The New York Times


"Lingerie is so important to a French woman's sexual self-esteem, it seems, that only 3 percent of French women believe they are seductive in the nude."
Elain Sciolino, Paris Journal
To Sell Lingerie, Inhibitions, and Much More, Are Falling
The New York Times


"...you will absolutely suffocate anything that you're trying to do on the Internet by trying to command and control it."
Joe Trippi, Campaign Manager for Howard Dean
The New Road to the White House
Lawrence Lessig, Wired Magazine, November 2003


"Once you start thinking more about where you want to be than making the best product you're screwed."
Linus Torvalds
Leader of the Free World
Gary Rivlin, Wired Magazine, November 2003


"The ideal project is one where people don't have meetings, they have lunch. The size of the team should be the size of the lunch table."
Bill Joy
Hope Is A Lousy Defense
Spencer Reiss, Wired Magazine, December 2003


"...man is a remarkable animal, with a unique distinction. Of all the millions of species rendered extinct by evolution, we are the only one to know in advance what is going to destroy us. Our own insatiable curiosity. We can take pride in that."
Rex Stout, Three For The Chair


"...the rules of the game are what we call the laws of Nature. The player on the other side is hidden from us. We know that his play is always fair, just, and patient. But also we know, to our cost, that he never overlooks a mistake, or makes the smallest allowance for ignorance."
Thomas Henry Huxley, A Liberal Education
Stephen Jay Gould, Full House


"Nature is objective, and nature is knowable, but we can only view her through a glass darkly -- and many clouds upon our vision are of our own making; social and cultural biases, psychological preferences, and mental limitations (in universal modes of thought, not just individualized stupidity)."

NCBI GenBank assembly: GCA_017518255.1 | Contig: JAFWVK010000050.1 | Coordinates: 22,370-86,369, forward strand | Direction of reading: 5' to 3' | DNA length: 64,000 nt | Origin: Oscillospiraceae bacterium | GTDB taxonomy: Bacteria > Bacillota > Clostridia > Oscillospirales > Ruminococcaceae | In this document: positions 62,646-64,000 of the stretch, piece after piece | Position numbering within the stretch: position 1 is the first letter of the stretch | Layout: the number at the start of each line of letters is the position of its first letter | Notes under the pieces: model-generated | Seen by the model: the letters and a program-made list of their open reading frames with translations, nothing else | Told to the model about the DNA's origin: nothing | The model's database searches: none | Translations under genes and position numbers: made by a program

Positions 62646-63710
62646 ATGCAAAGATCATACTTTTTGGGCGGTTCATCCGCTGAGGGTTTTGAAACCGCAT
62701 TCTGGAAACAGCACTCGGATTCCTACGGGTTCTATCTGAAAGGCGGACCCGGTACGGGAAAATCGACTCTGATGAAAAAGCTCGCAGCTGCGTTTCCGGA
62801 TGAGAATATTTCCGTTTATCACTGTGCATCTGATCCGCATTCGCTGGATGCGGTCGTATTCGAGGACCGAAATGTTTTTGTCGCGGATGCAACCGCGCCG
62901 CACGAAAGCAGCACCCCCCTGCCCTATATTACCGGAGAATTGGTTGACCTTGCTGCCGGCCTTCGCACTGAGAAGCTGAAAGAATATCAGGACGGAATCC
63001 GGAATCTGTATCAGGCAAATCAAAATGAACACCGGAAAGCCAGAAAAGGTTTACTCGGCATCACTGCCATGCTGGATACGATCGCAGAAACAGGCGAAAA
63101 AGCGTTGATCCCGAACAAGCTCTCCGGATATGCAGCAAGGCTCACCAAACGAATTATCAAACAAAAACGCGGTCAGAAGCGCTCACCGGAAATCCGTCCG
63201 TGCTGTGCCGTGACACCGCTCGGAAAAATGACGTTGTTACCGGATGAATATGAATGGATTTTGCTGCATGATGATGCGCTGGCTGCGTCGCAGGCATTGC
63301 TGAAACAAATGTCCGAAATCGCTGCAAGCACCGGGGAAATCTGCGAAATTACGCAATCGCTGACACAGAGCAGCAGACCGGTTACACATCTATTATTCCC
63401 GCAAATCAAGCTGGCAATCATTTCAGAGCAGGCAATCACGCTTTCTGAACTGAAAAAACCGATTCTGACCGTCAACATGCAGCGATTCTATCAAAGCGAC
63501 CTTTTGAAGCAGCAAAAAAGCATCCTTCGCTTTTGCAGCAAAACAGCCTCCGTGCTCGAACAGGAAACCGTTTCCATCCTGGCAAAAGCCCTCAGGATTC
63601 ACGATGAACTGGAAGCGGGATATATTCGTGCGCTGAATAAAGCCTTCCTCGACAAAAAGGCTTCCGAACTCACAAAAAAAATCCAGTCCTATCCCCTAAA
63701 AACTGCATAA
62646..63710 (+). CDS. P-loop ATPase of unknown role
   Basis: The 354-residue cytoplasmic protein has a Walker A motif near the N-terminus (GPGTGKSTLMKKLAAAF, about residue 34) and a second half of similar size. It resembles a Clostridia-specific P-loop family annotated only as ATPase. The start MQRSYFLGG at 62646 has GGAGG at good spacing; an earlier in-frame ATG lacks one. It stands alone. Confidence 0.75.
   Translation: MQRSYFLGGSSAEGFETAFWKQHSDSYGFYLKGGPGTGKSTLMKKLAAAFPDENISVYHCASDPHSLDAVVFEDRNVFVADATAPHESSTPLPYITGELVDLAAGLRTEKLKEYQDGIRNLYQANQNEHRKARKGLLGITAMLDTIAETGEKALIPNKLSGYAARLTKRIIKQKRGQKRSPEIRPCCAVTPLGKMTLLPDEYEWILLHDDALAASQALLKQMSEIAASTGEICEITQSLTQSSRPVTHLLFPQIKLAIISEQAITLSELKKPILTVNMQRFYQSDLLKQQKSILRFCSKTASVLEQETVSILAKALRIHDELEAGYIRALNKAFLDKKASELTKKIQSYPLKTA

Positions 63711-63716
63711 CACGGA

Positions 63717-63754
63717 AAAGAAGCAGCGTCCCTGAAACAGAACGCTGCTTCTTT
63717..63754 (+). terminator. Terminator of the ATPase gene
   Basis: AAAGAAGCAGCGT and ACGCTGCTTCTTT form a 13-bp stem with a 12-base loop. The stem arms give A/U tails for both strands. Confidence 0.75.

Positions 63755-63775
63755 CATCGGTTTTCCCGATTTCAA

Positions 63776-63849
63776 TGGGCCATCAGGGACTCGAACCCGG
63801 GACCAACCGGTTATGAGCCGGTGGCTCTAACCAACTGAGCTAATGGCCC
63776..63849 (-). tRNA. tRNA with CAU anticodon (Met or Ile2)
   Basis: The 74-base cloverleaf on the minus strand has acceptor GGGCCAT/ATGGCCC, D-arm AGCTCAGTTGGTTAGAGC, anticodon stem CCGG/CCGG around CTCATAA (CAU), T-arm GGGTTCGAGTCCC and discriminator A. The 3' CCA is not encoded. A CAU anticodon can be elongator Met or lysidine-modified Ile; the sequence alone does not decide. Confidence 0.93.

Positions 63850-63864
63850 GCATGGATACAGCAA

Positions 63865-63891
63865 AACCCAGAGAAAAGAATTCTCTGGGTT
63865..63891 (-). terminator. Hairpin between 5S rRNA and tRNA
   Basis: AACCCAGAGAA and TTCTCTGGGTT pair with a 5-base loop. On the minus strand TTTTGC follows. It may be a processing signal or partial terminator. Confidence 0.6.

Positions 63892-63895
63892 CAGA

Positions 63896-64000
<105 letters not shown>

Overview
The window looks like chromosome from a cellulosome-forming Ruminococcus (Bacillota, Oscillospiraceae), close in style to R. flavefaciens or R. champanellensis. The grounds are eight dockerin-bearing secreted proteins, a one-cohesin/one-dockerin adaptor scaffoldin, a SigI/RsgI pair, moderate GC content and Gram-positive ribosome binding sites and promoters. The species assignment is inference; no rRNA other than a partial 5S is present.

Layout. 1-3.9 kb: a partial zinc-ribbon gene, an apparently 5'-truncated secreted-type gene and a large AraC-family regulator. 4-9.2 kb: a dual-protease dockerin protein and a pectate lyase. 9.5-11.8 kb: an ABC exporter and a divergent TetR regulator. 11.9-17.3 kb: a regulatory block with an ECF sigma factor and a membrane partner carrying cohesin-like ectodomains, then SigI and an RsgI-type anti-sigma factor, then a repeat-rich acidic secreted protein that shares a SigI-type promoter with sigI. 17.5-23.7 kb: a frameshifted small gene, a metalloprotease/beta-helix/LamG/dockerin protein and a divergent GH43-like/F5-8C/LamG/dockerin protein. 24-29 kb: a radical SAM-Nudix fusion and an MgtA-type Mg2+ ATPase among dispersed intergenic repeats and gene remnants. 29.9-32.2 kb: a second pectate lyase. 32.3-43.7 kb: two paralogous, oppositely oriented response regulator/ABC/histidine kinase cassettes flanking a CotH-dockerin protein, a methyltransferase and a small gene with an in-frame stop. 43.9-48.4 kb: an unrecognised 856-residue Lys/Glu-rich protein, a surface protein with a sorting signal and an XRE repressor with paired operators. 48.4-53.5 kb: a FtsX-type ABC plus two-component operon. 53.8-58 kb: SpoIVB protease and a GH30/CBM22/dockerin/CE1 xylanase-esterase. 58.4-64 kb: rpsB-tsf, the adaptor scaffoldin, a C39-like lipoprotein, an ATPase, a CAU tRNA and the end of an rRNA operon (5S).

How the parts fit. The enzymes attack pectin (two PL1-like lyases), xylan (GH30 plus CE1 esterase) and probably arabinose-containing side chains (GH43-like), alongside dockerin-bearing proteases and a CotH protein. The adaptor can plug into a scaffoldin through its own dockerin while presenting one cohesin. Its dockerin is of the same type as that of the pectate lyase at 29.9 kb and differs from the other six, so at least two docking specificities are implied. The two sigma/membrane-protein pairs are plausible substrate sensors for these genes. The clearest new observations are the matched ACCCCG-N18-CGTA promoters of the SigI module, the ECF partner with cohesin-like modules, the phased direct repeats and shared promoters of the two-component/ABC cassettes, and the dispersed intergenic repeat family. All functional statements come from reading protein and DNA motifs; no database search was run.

Stephen Jay Gould, Full House


Remember the old story about the captain who disliked his first mate and recorded in the ship's log, after a unique episode, "First mate was drunk today." The mate begged the captain to remove the passage, stating correctly that this had never happened before and that his employment would be jeopardized. The captain refused. The mate kept the next day's log, and he recorded, "Captain was sober today."
Stephen Jay Gould, Full House


"Everybody knows that organisms get better as they evolve. They get more advanced, more modern, and less primitive. And everybody knows ... that organisms get more complex as they evolve. From the first cell that coalesced in the primordial soup to the magnificent intricacies of Homo sapiens, the evolution of life -- as everybody knows -- has been one long drive toward greater complexity. The only trouble with what everybody knows... is that there is no evidence it's true."
Carol K. Yoon, The New York Times
Stephen Jay Gould, Full House


"Never trouble trouble..."
Ursula K. Le Guin, The Other Wind


"...animals do neither good nor evil. They do as they must do. We may call what they do harmful or useful, but good and evil belong to us, who chose to choose what we do."
Ursula K. Le Guin, The Other Wind